On either designed runs or scrambling when the pocket collapsed, Stroud ran for 71 yards on seven carries in the second half. He picked up seven crucial yards to keep OSU ahead of schedule on a first down run in the third quarter leading to a field goal and a 38-24 lead.

He ran for six yards on a 3rd-and-7 to set up the fake punt try in the fourth quarter that would've succeeded if not for Georgia being awarded at timeout just prior (?) to the snap. 

During the drive that gave Ohio State a 41-35 lead with 2:43 left in the game, meaning the Bulldogs would need a touchdown to win, Stroud ran for four yards on 1st-and-10, logged a ridiculous 17-yard run after sensing and spinning away from blindside pressure on a 2nd-and-6, and added five more on a zone read on a 1st-and-10. 

On Ohio State's last gasp after the Bulldogs went 72 yards on five plays to take a 42-41 lead, Stroud started the possession with a five-yard run before a clutch 27-yard scamper after seeing Georgia's man coverage had created a ton of room up the middle. The jaunt took Ohio State to within typical field goal range at the Georgia 31. Of course things didn't go well from there but if not for Stroud, there's no chance at a last-second field goal try.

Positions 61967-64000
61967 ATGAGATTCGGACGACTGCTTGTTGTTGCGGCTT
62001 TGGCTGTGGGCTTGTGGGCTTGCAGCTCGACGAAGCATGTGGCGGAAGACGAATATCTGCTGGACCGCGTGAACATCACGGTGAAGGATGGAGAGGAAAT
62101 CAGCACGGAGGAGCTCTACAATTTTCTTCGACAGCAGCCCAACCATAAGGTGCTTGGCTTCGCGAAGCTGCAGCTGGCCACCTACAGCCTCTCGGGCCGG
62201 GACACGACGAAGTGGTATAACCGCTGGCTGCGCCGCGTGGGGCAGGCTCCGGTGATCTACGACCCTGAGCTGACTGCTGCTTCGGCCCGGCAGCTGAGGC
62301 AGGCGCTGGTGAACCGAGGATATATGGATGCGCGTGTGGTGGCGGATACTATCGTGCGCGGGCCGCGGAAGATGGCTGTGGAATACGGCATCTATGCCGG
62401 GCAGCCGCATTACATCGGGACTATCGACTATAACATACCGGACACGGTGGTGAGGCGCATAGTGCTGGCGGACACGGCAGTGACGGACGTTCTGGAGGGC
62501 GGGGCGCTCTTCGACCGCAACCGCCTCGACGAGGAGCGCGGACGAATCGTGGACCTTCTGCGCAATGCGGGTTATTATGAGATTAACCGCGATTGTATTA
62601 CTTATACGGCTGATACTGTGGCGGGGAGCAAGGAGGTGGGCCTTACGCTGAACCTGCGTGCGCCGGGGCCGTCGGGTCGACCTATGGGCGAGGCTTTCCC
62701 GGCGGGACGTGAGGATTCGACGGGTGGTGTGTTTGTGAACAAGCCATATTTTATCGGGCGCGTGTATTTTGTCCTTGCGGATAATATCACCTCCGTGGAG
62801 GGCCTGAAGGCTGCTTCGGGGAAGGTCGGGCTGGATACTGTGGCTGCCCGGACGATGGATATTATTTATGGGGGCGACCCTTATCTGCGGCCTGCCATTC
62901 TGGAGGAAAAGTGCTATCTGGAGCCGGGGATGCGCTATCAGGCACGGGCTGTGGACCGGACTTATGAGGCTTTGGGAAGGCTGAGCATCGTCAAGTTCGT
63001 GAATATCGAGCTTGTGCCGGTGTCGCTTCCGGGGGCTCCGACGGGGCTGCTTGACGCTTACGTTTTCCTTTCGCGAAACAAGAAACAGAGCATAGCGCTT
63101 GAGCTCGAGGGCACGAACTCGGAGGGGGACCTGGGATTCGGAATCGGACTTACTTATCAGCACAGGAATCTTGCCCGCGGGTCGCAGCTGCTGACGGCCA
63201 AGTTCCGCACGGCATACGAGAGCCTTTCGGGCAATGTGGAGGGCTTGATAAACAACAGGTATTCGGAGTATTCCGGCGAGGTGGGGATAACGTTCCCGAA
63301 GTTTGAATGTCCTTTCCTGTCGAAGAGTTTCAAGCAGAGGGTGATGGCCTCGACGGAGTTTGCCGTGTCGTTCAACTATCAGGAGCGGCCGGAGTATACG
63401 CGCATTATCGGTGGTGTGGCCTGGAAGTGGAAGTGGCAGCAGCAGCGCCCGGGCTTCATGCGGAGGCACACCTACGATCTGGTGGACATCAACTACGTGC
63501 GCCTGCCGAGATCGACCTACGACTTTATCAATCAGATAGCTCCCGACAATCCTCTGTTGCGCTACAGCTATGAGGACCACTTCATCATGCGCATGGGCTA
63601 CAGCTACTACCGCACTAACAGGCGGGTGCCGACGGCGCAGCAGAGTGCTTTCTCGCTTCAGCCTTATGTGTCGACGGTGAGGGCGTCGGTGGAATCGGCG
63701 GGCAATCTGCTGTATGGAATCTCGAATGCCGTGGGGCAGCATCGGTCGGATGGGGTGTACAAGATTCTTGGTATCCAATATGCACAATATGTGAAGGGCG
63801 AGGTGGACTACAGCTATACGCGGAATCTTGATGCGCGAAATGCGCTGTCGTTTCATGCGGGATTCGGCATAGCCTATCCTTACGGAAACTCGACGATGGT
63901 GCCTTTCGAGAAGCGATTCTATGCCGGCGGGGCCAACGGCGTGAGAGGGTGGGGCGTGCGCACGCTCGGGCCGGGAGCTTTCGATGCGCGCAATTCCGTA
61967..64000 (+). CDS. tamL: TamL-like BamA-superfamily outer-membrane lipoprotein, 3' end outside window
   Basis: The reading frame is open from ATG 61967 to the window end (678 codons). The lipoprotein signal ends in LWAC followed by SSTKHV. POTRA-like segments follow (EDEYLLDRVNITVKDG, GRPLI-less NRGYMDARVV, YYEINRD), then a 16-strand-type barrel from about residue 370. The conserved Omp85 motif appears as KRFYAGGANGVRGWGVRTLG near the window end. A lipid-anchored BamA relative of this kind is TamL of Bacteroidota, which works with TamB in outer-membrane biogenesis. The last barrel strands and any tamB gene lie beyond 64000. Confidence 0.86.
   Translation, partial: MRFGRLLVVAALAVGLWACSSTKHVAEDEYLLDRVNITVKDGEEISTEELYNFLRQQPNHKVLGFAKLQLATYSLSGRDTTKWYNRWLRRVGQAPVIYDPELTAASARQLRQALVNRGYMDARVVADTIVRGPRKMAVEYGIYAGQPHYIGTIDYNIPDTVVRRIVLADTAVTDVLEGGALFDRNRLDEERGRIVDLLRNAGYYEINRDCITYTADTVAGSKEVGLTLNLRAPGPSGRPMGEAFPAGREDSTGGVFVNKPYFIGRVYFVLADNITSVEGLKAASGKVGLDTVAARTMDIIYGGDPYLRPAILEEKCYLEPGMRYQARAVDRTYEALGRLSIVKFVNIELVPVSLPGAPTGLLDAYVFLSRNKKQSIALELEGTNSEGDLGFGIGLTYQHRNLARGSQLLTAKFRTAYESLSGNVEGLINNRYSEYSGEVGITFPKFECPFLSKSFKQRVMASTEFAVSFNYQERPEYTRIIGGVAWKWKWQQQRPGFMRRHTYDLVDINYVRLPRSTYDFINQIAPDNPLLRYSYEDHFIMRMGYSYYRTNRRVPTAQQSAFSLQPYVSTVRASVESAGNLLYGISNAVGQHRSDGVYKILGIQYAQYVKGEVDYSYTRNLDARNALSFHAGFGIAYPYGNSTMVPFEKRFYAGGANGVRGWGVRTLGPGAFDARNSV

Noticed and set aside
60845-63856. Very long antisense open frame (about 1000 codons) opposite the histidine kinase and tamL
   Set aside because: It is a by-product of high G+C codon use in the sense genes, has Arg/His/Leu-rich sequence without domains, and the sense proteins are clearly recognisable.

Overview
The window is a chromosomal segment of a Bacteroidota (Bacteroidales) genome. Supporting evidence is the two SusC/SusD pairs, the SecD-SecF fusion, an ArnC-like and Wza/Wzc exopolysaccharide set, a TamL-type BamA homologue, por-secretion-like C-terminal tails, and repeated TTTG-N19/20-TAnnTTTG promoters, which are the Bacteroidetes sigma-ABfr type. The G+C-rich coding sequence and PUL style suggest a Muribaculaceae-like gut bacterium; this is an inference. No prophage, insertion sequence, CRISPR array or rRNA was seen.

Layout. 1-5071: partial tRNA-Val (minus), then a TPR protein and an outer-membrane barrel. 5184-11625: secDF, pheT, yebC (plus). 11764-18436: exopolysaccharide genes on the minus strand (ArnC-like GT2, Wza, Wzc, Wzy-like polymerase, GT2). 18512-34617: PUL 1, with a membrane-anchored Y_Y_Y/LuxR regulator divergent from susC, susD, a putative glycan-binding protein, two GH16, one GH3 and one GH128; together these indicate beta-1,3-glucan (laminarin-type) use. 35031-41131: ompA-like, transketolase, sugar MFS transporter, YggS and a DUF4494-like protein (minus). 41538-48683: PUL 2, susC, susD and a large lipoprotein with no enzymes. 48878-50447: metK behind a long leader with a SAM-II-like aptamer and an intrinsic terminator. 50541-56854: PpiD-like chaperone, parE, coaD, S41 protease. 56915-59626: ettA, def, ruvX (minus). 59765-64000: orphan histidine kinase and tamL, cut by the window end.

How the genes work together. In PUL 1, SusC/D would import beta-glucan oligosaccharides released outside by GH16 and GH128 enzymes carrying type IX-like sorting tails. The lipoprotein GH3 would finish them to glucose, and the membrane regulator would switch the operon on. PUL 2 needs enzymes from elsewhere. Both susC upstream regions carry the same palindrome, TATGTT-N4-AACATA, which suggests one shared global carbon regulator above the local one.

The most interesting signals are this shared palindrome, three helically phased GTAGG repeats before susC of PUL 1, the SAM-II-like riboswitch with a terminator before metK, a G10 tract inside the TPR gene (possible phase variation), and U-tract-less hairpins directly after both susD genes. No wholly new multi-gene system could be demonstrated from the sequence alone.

He was also nails with his arm as the numbers indicate but the story last night was his willingness and success running the football and also his ability to buy time in the pocket. Both of his touchdown tosses to Marvin Harrison Jr., for 31 and 16 yards respectively, showcased this as he evaded initial heavy pressure, navigated traffic and kept his eyes downfield, even directing Harrison to an open spot on one of the strikes. 

Hell of an effort from Stroud last night, haters be damned. 


It's honestly hard to believe Ohio State made the CFP with this defense. While it looked solid on paper through the first 10 games, the lack of competition was clearly a factor. 

The latest gut punch came as Jim Knowles' group allowed Stetson Bennett a career-high 398 passing yards. Eleven of Bennett's 23 completions went for at least 15 yards.